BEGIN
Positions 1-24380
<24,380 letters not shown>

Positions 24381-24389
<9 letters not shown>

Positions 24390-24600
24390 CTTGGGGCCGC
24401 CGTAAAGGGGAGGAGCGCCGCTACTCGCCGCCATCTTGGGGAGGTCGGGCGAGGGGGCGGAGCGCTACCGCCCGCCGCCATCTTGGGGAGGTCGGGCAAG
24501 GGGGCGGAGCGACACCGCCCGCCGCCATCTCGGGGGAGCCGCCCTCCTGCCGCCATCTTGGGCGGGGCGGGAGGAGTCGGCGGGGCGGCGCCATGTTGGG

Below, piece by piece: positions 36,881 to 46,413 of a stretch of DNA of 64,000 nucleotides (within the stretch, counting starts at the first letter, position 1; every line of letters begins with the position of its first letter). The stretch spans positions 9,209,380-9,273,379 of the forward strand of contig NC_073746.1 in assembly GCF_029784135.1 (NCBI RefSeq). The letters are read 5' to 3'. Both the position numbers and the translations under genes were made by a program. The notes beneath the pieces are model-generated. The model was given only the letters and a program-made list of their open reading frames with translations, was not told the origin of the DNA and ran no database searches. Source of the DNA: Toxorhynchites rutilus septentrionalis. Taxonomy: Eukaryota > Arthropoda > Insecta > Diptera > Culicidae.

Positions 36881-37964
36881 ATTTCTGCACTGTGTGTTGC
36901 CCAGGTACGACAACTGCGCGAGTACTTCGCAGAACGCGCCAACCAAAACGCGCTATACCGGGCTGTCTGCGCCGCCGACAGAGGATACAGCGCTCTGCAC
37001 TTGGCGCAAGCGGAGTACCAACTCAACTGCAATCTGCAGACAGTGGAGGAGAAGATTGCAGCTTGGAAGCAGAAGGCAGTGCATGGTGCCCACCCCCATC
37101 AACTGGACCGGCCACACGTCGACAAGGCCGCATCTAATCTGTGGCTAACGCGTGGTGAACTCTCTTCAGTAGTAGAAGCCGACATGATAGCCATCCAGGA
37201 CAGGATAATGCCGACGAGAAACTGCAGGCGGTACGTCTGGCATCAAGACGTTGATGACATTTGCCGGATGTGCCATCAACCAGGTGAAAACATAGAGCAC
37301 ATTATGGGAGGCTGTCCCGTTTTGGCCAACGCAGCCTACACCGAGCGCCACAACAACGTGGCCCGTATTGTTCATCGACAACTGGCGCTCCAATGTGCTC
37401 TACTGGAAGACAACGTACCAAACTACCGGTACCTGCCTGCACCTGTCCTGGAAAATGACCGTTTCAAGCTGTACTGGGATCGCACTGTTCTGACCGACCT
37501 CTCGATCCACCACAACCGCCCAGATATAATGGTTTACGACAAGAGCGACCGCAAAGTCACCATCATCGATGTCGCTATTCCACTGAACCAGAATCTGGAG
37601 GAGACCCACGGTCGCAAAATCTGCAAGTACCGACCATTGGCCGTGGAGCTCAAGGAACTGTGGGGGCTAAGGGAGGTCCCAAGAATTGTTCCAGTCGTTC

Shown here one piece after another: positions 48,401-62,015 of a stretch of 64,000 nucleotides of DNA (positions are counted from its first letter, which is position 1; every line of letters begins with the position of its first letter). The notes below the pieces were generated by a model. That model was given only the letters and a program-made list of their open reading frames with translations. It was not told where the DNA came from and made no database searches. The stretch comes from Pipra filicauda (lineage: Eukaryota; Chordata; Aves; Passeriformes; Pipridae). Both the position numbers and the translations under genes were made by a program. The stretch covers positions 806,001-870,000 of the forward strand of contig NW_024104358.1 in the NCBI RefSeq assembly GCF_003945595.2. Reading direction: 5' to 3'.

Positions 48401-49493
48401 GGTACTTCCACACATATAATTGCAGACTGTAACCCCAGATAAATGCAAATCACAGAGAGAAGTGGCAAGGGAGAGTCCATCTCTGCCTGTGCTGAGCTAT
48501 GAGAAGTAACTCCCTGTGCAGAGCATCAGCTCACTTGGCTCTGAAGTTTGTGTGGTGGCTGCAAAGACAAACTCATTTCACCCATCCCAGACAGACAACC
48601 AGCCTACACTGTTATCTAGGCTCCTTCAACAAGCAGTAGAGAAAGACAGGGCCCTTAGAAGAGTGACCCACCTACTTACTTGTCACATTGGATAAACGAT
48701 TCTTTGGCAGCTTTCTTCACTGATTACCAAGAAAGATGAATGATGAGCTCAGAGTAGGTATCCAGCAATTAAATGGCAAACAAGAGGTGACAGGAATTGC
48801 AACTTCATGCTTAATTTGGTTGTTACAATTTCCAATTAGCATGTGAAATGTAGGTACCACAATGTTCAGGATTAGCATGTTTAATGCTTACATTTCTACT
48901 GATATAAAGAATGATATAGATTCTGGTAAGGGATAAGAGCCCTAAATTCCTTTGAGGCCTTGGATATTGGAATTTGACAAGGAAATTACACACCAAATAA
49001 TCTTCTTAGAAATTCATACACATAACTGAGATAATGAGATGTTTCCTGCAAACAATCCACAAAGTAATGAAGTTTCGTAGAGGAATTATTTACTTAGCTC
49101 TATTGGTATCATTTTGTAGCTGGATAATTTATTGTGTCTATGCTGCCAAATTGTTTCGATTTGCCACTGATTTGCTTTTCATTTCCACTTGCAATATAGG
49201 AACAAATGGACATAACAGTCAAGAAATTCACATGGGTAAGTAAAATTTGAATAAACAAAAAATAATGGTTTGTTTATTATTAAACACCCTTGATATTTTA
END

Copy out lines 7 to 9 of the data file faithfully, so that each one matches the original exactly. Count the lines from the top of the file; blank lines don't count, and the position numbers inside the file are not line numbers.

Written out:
24401 CGTAAAGGGGAGGAGCGCCGCTACTCGCCGCCATCTTGGGGAGGTCGGGCGAGGGGGCGGAGCGCTACCGCCCGCCGCCATCTTGGGGAGGTCGGGCAAG
24501 GGGGCGGAGCGACACCGCCCGCCGCCATCTCGGGGGAGCCGCCCTCCTGCCGCCATCTTGGGCGGGGCGGGAGGAGTCGGCGGGGCGGCGCCATGTTGGG

Below, piece by piece: positions 36,881 to 46,413 of a stretch of DNA of 64,000 nucleotides (within the stretch, counting starts at the first letter, position 1; every line of letters begins with the position of its first letter). The stretch spans positions 9,209,380-9,273,379 of the forward strand of contig NC_073746.1 in assembly GCF_029784135.1 (NCBI RefSeq). The letters are read 5' to 3'. Both the position numbers and the translations under genes were made by a program. The notes beneath the pieces are model-generated. The model was given only the letters and a program-made list of their open reading frames with translations, was not told the origin of the DNA and ran no database searches. Source of the DNA: Toxorhynchites rutilus septentrionalis. Taxonomy: Eukaryota > Arthropoda > Insecta > Diptera > Culicidae.